CDE project 17 section 4.2: the game is different now
- Written by
- The Commission on the Donor Experience
- April 15, 2017
On 18 March 2014, around 8.30pm, someone in the social media team at Cancer Research UK spotted a number of people posting selfies to raise cancer awareness using the hashtag #NoMakeUpSelfie. Not only did she notice the trend, but she felt empowered to react and did so very quickly.
Then by 9am the next morning, her team had discussed it and secured organisational buy-in to respond to the opportunity. They posted a selfie of Dr Kat Arney, a science information officer at CRUK, holding a sign that said ‘We love your #NoMakeUpSelfie’ and included a text code for donations. Two weeks later, £10 million had been raised for CRUK by people posting #nomakeupselfies. It was not luck that enabled CRUK to both spot and respond so quickly to this opportunity. It required a way of working that expects opportunities and threats to be fast and unpredictable.
The challenge is that the world in the 21st century is fundamentally different to the 20th century. Changes in technology have had a huge impact on the environment in which charities now operate.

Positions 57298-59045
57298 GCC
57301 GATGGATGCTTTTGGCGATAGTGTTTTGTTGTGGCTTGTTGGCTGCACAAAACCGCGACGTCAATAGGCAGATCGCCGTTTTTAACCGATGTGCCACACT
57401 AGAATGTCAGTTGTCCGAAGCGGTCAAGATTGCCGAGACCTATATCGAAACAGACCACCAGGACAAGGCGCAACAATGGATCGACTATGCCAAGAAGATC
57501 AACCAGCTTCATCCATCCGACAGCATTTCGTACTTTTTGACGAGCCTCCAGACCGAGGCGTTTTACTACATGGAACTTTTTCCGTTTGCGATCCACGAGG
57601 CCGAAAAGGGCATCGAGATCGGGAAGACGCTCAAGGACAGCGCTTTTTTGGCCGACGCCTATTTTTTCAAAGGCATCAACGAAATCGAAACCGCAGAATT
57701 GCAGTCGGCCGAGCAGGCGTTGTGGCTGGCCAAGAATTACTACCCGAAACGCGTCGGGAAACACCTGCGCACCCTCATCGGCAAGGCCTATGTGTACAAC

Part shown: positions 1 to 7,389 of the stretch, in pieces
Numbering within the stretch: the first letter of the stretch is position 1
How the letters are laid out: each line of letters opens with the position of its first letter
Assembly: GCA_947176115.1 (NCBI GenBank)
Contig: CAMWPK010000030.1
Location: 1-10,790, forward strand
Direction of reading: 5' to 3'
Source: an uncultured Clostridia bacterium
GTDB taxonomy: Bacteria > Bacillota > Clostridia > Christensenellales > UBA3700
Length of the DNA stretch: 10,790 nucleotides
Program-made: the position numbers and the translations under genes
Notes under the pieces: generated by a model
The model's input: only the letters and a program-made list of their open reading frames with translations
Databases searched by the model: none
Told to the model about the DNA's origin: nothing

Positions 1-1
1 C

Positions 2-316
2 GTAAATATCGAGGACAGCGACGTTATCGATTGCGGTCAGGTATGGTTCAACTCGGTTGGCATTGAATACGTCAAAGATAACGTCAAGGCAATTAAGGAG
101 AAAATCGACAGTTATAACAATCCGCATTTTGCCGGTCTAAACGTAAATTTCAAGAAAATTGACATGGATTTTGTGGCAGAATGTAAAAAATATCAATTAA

If one of your fundraisers has a meeting at 9.30am tomorrow, it is quite possible that the tone of the meeting could be influenced by a news story or rumour on social media that breaks at breakfast time. This might not only reduce the chances of the donor having a great meeting, it could equally be an opportunity for your colleague to improve it. Either way, will your colleague know about the issues and feel empowered to respond?
While some companies are still moving slowly, to compete in the modern age, many have learned to become incredibly agile. As such, they have higher expectations than ever for the speed at which a potential charity partner would need to take action.
Howard Lake from UK Fundraising explained that ‘not only is there now a twenty-four hour news culture, there is also a virality of the way news is shared. That means that a story that may or may not be grounded in truth, can now be shared and potentially misinterpreted more quickly than ever before.’
It’s not just about speed; events are now more interdependent, less predictable. This summer, our friend Mary was able to visit museums more often than in recent years because her two children were happy to tag along and search those exhibition spaces for virtual characters as part of their new Pokémon Go obsession. At a business seminar last year, a technology expert told us that developments in virtual reality were on the way, but could anyone have predicted that this would mean more nine-year-old boys would visit museums in the summer holidays? What an opportunity if you are a museum that is ready to respond.
Driven by technology, events are becoming both faster and less predictable. To create great donor experiences, it’s more important than ever that leaders in charities create adaptable, responsive cultures.